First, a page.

My one really big disappointment was the passage of Proposition 14, deceptively and cynically titled, "Increases Right to Participate in Primaries." The idea here is to eliminate the power of political parties, by putting all primary candidates on a single ballot. The top two vote getters then face off in the November general election.

Now, if you read this blog regularly, you know I'm a registered independent, and all for breaking the stranglehold of the two major parties ... if it is to open up the process to more choice. But nature abhors a vacuum, a rule that also applies to political power. In this case, party structure is simply replaced by money and name recognition.

The diagram from the official voter information pamphlet (shown here) says it all. Instead of several party primaries, each with maybe four or five candidates selecting their nominee to face off in a general election where again there will be a half-dozen candidates, each representing a different party, we'll now have a primary with a confusing dozen or more candidates leading up to a general election choice of only two ... and both potentially of the same party!

Supporters say this will give us "more moderate candidates" as everybody will have to play to the middle. But to rise above a field of 15-20 candidates in a state the size of California, it will only give us better connected and wealthier candidates. More corporate shills to continue the status quo.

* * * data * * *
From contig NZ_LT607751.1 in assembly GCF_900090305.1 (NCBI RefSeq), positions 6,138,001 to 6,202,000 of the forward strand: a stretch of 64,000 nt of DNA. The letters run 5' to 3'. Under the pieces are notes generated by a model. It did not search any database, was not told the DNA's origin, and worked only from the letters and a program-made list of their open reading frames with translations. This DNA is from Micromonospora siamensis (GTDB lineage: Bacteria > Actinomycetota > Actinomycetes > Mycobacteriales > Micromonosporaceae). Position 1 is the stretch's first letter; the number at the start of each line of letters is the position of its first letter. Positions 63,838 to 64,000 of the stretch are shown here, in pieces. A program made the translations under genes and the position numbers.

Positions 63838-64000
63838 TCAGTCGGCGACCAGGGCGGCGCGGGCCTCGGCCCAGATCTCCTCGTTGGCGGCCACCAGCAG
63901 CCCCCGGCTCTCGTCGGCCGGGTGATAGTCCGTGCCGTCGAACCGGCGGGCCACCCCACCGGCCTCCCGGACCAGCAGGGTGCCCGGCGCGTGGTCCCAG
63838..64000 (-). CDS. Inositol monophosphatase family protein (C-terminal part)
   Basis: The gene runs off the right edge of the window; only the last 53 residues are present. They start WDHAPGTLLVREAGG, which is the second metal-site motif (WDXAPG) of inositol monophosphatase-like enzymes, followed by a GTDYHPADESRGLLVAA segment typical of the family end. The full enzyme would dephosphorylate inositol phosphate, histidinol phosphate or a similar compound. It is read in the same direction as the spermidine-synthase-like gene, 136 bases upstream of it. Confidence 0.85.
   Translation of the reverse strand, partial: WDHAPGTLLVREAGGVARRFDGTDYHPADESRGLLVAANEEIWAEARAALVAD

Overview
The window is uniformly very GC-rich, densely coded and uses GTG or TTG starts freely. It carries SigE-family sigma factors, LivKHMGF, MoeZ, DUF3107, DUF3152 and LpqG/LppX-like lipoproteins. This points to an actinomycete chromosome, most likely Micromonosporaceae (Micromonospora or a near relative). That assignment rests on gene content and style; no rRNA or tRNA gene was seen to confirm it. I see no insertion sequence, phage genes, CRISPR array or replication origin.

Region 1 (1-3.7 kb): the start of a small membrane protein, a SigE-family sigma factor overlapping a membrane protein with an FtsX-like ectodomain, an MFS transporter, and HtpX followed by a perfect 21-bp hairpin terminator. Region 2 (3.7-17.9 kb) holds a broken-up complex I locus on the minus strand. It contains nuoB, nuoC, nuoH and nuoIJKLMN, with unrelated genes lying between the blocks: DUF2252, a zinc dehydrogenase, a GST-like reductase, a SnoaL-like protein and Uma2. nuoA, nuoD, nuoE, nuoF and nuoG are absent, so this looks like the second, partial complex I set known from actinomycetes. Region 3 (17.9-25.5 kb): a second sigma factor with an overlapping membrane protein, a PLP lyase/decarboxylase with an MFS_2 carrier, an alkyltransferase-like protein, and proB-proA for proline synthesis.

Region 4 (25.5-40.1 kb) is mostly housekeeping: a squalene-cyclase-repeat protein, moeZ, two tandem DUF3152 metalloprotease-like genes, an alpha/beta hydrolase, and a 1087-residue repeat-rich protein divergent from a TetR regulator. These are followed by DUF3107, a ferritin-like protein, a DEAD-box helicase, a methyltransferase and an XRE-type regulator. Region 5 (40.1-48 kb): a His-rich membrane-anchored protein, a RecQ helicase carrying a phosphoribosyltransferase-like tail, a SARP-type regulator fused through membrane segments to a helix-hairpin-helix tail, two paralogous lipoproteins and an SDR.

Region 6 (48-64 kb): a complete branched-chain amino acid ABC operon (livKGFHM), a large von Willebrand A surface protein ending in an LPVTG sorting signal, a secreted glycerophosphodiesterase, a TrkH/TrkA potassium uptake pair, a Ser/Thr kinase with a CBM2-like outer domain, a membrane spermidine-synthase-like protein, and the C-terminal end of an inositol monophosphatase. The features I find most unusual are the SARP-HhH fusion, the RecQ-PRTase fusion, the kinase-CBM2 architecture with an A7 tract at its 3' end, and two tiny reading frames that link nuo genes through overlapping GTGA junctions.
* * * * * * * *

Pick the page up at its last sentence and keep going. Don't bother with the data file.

Speaking of which, the Republicans nominated two former Silicon Valley CEOs for top office; eBay's Meg Whitman for Governor and Hewlett Packard's Carly Fiorina for Senate.

In her victory speech, Whitman, who will face off against former Governor Jerry Brown in November, said that she was ready to "shake up" the Governor's office with thinking from "outside Sacramento." Whitman (who spent over $70 million of her own cash to secure the nomination) said she'd be a different kind of Governor because she isn't "beholden to anybody."

Now, if she were following a Democratic Governor, or even a Republican "career politician," that might be a good argument. But she's hoping to follow the non-politician, self-funded millionaire, Arnold Schwarzenegger. Has she not been paying attention? Probably not. She's so new to this "democracy thing" that she's rarely bothered to even vote in her adult life.

The one thing I can say for Whitman, however, is that she at least was a successful CEO, not that that will automatically translate to governing success. On the other hand, Carly Fiorina, who will be trying to unseat Senator Barbara Boxer in November, just about destroyed Hewlett Packard. When they finally fired her, their stock value was about 1/3 what it was when she was hired. Along that path, she laid off over 30,000 employees, sent thousands more jobs from California to Asia, and accepted a $20 million golden parachute to leave Silicon Valley. Ummm... she's seeking to represent me?

At Fiorina's celebration, a spokesman for the California Republican Party expressed his joy at having these two candidates to run against the Democratic "professional politicians." He says he welcomes the perspective of these leaders because they'll remove the shackles of oppressive regulation from businesses. How he managed to say that with a straight face while millions of gallons of oil having been spilling into the Gulf of Mexico for the past 50 days show that he learned some acting skills from the current Governator.

This post is getting quite long ... sorry, that's what happens when I don't blog for a while ... so I'll end it here, but in coming months I'll explain why I fully support Jerry Brown, our once and future Governor, and our Senator Barbara Boxer. And where, and why, I will likely not be voting a straight Democratic ticket in November.